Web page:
We Still Overcome

In last week’s post, “We Have Overcome,” we shared a man’s story of his personal battle against “always getting mad.” Struggling for years to conquer his anger, he cried out to God one day, “Why can’t I change, Lord? I’ve tried so hard!” Then God showed him two Bible verses that would transform his life. As we saw last week, one was Colossians 1:27, which points to the source of our conquering strength—“Christ in you, the hope of glory.”1 Centuries before Jesus “became flesh and dwelt among us,”2 God foretold through Ezekiel the prophet, “I will give you a new heart . . .  And I will put my Spirit in you and move you to follow my decrees and be careful to keep my laws,”3 and in Christ, this is exactly what God has done in us.

It is in this liberating truth that the man could apply the other verse God showed him, a practical “how-to” instruction on the moment-by-moment Christian walk. In Romans 6:13, Paul writes, “Do not offer any part of yourself to sin as an instrument of wickedness, but rather offer yourselves to God as those who have been brought from death to life; and offer every part of yourself to him as an instrument of righteousness.”4 On our own, we are powerless—even disinclined—to choose God’s ways over our own, but the Holy Spirit fills us, inspires us, and empowers us to submit ourselves not to the selfish desires of our sin nature, but to the higher, meaningful, and fulfilling ways of our “divine nature”5 in God.

As the speaker shared this verse, I formed an analogy: I pictured myself floating down a river, gently carried along in its flow. Approaching a small island in the middle of the river, I could yield to the current that flows to the left, or I could choose that which carries me to the right. Likewise, when tempted to speak ill of others, we can use our tongues to tarnish their reputations, or in the strength of the Spirit we can speak words of hope and grace or say nothing at all. When offended, we can float in the direction of grudges or move in the current of grace. In dispute, we can drift away from relationship or steer toward the way of reconciliation.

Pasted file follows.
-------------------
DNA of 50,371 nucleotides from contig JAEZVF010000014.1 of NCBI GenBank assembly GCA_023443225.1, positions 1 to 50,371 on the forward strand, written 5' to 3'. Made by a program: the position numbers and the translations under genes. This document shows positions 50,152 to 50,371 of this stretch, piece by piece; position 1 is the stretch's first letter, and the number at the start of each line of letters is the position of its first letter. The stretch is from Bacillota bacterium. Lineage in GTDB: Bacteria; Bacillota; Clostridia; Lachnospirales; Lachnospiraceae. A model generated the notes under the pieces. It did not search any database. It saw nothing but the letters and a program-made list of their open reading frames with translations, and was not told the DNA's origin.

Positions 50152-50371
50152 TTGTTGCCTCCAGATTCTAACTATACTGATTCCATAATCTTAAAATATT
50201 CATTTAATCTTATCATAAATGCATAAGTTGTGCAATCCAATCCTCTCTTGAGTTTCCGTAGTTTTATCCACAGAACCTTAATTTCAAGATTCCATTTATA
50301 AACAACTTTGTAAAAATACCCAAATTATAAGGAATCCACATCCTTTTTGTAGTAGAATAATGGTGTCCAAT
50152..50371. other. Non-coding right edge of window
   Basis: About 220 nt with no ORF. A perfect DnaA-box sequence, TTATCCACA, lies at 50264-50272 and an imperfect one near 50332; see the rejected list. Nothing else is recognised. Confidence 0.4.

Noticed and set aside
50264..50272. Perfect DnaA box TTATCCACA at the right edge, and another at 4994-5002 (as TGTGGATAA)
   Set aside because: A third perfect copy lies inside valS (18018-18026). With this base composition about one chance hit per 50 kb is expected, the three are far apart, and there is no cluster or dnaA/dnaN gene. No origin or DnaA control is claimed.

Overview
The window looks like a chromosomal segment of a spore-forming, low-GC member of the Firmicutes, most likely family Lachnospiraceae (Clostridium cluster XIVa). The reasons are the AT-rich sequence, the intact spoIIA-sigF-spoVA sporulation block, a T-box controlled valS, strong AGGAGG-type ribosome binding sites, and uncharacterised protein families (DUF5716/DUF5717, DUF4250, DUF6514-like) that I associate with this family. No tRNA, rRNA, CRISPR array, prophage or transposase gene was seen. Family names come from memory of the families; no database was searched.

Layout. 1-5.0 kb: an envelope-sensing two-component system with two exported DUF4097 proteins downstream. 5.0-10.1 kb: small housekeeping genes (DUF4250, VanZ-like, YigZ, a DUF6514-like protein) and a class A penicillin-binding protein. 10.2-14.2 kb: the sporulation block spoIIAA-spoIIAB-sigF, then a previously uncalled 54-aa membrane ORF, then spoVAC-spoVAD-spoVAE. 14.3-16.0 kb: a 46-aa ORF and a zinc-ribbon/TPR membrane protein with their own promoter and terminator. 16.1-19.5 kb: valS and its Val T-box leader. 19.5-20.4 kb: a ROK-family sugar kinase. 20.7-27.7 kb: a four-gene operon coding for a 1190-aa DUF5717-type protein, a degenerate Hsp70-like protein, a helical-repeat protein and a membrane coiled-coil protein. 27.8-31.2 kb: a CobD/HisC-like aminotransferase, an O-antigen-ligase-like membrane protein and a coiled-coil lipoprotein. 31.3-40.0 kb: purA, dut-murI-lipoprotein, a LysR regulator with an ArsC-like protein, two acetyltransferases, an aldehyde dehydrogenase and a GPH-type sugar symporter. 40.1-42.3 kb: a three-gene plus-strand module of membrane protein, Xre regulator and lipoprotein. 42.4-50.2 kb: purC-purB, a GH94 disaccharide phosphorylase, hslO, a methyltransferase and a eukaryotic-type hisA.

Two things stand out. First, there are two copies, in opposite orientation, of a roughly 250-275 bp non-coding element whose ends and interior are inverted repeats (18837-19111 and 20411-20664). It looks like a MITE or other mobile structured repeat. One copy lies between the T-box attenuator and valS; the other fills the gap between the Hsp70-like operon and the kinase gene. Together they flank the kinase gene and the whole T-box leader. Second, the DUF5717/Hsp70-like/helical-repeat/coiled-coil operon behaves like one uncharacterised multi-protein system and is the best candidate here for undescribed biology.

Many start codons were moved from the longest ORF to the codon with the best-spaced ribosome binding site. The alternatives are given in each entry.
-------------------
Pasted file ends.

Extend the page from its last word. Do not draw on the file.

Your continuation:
Paul instructed the early church, “Do not be overcome by evil, but overcome evil with good.”6 This we do by faith—offering every part of ourselves to God (Romans 16:13) by the power and presence of Christ in you, the hope of glory (Colossians 1:27). Remember these two verses; rely on their truth, and overcome.

Lord Jesus Christ, You have overcome the world—both the evil one and his temptations—and You live victoriously in us. Fill us with Your Spirit, that we will be overcomers today to the glory of the Father. Amen.

1 Colossians 1:27
2 John 1:14 ESV
3 Ezekiel 36:26-27 NIV
4 Romans 6:13 NIV
5 2 Peter 1:4 NIV
6 Romans 12:21 NASB

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